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Dubai World says Istithmar CEO's job safe

Dubai World said on Friday the chief executive of its Istithmar World unit would continue to lead the company, after reports his position was under review.

"Reports that ... David Jackson had left the company were incorrect," the state-owned conglomerate said in an e-mailed statement.

Earlier on Friday, Bloomberg said Istithmar World is freezing investments as part of a restructuring process that may result in sale of the fund or its assets, citing people familiar with the plan. The sources said Jackson's job was under review.

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Credit crunch signals end of The World for Dubai’s multi-billion dollar property deal

England is deserted, Australia and New Zealand have merged, and the man who bought Ireland has killed himself.

They were designed to make Dubai the envy of the world: a series of paradise islands inhabited by celebrities and the super-rich reclaimed from the azure waters of the Arabian Gulf and shaped like a map of the Earth. It was called The World.

As millions of tonnes of rock were dumped into the sea for the foundations, timely leaks suggested that Brad Pitt and Angelina Jolie were to buy Ethiopia, Sir Richard Branson was tipped to occupy England, while Rod Stewart would border him in Scotland.

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Korea 'Should Be More Like Dubai'

A British financial expert and top adviser to president-elect Lee Myung-bak has suggested that the next government would create a special international financial zone similar to Dubai in a bid to stimulate foreign investment. David Eldon is a co-chairman of the special subcommittee on national competitiveness promotion under Lee's Transition Team.

Eldon's remarks flesh out the incoming president's campaign pledge to establish a global financial center in Jeju Island. "Financial institutes that enter Dubai not only enjoy near zero percent tax privileges but also a stable government and autonomous regulatory authorities," Eldon told reporters Sunday. "Korea's problem is its duplicated financial regulations. This is the biggest difference between Korea and Dubai." He added, "If Korea establishes a special international financial zone as such, success is not impossible."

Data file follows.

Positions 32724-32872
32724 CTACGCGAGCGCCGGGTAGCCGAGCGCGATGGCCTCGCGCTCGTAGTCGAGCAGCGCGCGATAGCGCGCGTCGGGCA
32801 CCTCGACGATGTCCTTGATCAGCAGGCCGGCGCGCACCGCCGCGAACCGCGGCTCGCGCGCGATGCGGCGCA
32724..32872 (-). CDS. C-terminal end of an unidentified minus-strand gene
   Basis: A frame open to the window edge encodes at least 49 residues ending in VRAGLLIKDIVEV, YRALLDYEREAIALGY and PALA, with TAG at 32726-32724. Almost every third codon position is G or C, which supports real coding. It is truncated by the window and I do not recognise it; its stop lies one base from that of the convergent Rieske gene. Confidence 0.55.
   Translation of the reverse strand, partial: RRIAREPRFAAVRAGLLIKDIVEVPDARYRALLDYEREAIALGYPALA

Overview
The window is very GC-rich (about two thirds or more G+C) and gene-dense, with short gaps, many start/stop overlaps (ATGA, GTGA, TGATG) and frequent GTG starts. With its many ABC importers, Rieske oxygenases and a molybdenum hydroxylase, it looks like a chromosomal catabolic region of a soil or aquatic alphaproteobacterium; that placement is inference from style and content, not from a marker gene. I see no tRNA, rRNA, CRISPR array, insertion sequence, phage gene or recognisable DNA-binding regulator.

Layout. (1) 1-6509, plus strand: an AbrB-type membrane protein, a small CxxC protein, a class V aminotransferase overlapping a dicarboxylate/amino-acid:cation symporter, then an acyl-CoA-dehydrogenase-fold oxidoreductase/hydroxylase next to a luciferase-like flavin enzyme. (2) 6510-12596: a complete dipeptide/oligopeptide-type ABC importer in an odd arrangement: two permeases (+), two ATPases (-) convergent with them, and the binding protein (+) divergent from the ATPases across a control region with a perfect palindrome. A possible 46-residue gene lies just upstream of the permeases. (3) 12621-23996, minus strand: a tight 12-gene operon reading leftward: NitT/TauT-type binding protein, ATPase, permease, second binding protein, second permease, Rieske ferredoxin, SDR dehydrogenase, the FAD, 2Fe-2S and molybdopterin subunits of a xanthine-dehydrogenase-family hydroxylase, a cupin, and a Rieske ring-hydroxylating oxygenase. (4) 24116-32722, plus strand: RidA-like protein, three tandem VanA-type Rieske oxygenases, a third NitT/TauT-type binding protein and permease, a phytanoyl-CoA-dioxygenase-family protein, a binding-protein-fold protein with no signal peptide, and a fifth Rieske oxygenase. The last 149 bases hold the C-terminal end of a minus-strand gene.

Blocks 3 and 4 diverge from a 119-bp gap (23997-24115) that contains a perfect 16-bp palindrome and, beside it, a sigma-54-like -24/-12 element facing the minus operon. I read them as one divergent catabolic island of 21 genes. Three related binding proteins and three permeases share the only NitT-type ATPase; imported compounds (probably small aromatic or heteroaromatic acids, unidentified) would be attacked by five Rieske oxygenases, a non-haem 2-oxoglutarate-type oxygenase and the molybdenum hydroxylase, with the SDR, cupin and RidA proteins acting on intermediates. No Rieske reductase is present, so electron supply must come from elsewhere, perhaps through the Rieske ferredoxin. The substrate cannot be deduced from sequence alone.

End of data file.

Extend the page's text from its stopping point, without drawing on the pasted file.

Lee promised to turn Jeju into an offshore financial hub when he visited the island on the campaign trail on Nov. 30 last year.

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For a Bounced Check in Dubai, the Penalty Can Be Years Behind Bars

For more than a year, prosecutors have been cracking down on the corruption and kickbacks that thrived during the boom years in this Persian Gulf city-state. Dozens of executives have been arrested and charged in a high-profile effort to show that fraud will no longer be tolerated. Investigators say their cases have uncovered $3.58 billion that was stolen or used as bribe money.

But alongside the con artists and crooks, a rising number of businesspeople have been sent to jail for going into debt. Bouncing a check is a criminal offense here. That fact has begun raising questions about the fairness of Dubai’s laws, especially among the foreigners who make up about 90 percent of the population.

Consider the tale of Ali Fariq, a 33-year-old Iraqi real estate agent now serving a three-year jail term. Mr. Fariq says his ordeal in the Dubai legal system began last year when he was kidnapped and beaten by a diplomat who blamed him for an investment deal gone sour.